▲ After the appointment of Brazilian President Posonalo, the commercial interests of the Amazon rainforest were opened up, causing forest destruction to become widespread. (Figure / Dazhi, the same below)
When Jaime Sales climbed to the 3m high tree pile that was cut down and shouted “victory”, there was still smoke left above the Amazon rainforest; he put down the shotgun and continued to investigate the rainforest that was raging around. Saris is a pioneer in an environmental armed group, along with the Brazilian Para-Environmental Constitutional Police Force, deep into the jungle near Altamira in northern Brazil, where conflicts continue in the deforestation.He was worthy of his trip and seized a large amount of stolen timber, which is estimated to be worth millions of dollars. Experts believe that the timber could have been shipped to China, the United States or Europe. Saris said: “There are slight gains today; however, these environmentally damaging crimes have never stopped, and forest destruction has become rampant.” He pointed out that forest destruction is caused by illegal loggers, cunning farm owners, and Gold miners.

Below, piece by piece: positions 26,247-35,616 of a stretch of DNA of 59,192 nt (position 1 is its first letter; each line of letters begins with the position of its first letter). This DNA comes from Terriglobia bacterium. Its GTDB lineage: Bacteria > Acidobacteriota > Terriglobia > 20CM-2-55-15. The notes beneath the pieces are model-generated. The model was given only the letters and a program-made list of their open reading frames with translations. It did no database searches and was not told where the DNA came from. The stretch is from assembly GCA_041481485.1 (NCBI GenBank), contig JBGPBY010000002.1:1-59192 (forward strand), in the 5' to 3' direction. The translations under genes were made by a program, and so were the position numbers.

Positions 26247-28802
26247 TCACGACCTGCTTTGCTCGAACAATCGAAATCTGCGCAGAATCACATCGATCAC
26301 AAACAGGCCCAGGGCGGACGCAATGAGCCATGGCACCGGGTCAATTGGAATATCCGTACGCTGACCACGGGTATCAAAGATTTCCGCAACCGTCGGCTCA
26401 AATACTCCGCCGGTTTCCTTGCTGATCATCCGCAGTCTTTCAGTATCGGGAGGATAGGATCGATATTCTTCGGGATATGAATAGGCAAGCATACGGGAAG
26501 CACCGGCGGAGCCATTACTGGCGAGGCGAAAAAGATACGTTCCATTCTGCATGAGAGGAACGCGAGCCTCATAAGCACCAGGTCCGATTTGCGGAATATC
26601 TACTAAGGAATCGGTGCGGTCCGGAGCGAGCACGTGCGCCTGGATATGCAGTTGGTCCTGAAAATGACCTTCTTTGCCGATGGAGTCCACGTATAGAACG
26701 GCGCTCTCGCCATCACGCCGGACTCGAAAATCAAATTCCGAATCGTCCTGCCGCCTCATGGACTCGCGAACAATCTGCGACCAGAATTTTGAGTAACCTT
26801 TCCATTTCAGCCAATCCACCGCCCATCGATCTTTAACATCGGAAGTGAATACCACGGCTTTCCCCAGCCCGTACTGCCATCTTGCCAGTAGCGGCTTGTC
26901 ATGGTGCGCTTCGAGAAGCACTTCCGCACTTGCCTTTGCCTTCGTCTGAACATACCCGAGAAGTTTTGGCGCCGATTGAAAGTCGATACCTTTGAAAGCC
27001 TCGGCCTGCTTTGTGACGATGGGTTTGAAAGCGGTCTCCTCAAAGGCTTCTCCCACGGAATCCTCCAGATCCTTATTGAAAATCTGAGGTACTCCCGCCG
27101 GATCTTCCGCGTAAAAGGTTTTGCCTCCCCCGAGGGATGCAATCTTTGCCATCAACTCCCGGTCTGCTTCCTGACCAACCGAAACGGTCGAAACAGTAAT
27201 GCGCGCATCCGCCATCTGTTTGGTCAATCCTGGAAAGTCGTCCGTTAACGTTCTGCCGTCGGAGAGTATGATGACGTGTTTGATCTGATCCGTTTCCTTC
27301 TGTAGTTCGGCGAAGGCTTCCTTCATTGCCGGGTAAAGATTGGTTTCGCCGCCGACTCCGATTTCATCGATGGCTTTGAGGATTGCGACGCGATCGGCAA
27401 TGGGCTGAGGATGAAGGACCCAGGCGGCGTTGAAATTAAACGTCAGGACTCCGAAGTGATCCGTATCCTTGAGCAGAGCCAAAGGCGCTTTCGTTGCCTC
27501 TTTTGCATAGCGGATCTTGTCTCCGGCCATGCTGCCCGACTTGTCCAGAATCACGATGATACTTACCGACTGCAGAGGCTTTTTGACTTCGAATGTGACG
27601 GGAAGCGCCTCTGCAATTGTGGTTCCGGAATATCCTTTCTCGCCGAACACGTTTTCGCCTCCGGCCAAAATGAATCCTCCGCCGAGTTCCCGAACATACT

Brazilian President ignites the fire of deforestation
However, examples of successful Brazilian moratoriums are rare. Since the election of the president of Jair Bolsonaro on the far right last year, he has been eager to open up the commercial interests of the Amazon rainforest. The first three kinds of people will also benefit from the slashing of trees and the burning of forests. Although it has not set a historical record, the deforestation rate of the Amazon rainforest is still amazing this year. According to data released recently, the deforestation rate in August this year was 222% higher than that of the same period of last year; every minute there was a football field-sized forest area that was flattened. A mountain patrolman from the National Parks Management Office in Acre, western Brazil, said: “Since the election of Posonalo, the law has never been seriously enforced, the rain forest has suffered, and people have set fire to the forest because they know that no one is banned.”